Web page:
• Woman’s role in the home stressed during periods of high unemployment

  • Gender roles changing rapidly in North America

Gender and industrialism1

Gender and Industrialism

  • Gender roles changing rapidly in North America

Now cash employment of American married men falling while that of American married women rising

Gender and industrialism2

Gender and Industrialism

  • Cash Employment of American Mothers, Wives, and Husbands

    • Insert Table 20.9

Gender and industrialism3

Gender and Industrialism

  • Earnings in the United States by Gender and Job Type for Year-Round Full-Time

    • Insert Table 20.10

Gender and industrialism4

Gender and Industrialism

  • Median Annual Income of U.S. Households by Household Type, 2001

    • Insert Table 20.11

Gender and industrialism5

Gender and Industrialism

  • Both men and women constrained by their cultural training, stereotypes, and expectations

Gender and industrialism6

Gender and Industrialism

  • Increasing representation of women and their children among America’s poorest people

    • Consequences in regard to living standards and health are widespread even among wage earners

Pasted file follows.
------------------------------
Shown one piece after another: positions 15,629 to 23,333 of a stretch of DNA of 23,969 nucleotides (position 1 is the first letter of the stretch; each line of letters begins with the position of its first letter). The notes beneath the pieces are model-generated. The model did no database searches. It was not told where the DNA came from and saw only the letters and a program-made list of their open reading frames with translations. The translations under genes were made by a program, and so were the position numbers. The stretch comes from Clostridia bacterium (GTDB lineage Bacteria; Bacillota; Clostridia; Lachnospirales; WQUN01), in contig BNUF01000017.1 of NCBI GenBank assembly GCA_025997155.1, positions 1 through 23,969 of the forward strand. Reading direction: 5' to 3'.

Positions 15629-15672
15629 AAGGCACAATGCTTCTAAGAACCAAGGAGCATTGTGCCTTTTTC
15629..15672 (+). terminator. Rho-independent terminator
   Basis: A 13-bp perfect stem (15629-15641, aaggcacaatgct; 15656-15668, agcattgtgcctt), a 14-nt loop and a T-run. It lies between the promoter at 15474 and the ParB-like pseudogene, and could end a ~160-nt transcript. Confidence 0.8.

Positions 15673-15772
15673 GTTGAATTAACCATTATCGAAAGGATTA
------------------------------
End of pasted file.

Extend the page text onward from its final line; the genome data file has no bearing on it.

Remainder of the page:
• Married couples more secure economically than single mothers are

    • Percentage of female-headed households increasing worldwide

  • The Feminization of Poverty

Gender and industrialism7

Gender and Industrialism

  • The Feminization of Poverty

    • Male migration, civil strife, divorce, abandonment, widowhood, and unwed adolescent parenthood contribute to problem

Widely believed that one way to improve situation of poor women is encourage them to organize

Sexual orientation

Sexual Orientation

  • Persons of the opposite sex, heterosexuality

  • Persons of the same sex, homosexuality

  • Both sexes, bisexuality

  • Person’s habitual sexual attraction to, and sexual activities with

Sexual orientation1

Sexual Orientation

  • Recently in U.S., tendency has been to see sexual orientation as fixed and biologically based

Culture always plays a role in molding individual sexual urges to a collective norm

Sexual orientation2

Sexual Orientation

  • Sex acts involving people of the same sex were absent, rare, or secret in only 37% of 76 societies studied by Ford and Beach (1051)

Sexual orientation3

Sexual Orientation

  • Sudanese Azande males had no difficulty shifting from sex with older men (as male brides), to sex with younger men (as warriors), to sex with women (as husbands)

  • Etoro in Papua New Guinea believed men had limited lifetime supply of semen, and that boys had to acquire semen orally from older men

  • Various forms of same-sex sexual activity considered normal and acceptable

Sexual orientation4

Sexual Orientation

  • Flexibility in sexual expression seems to be an aspect of our primitive heritage

Sexual orientation5

Sexual Orientation

  • The Location of the Etoro, Kaluli and Sambia in Papua New Guinea

    • Insert Figure 20.4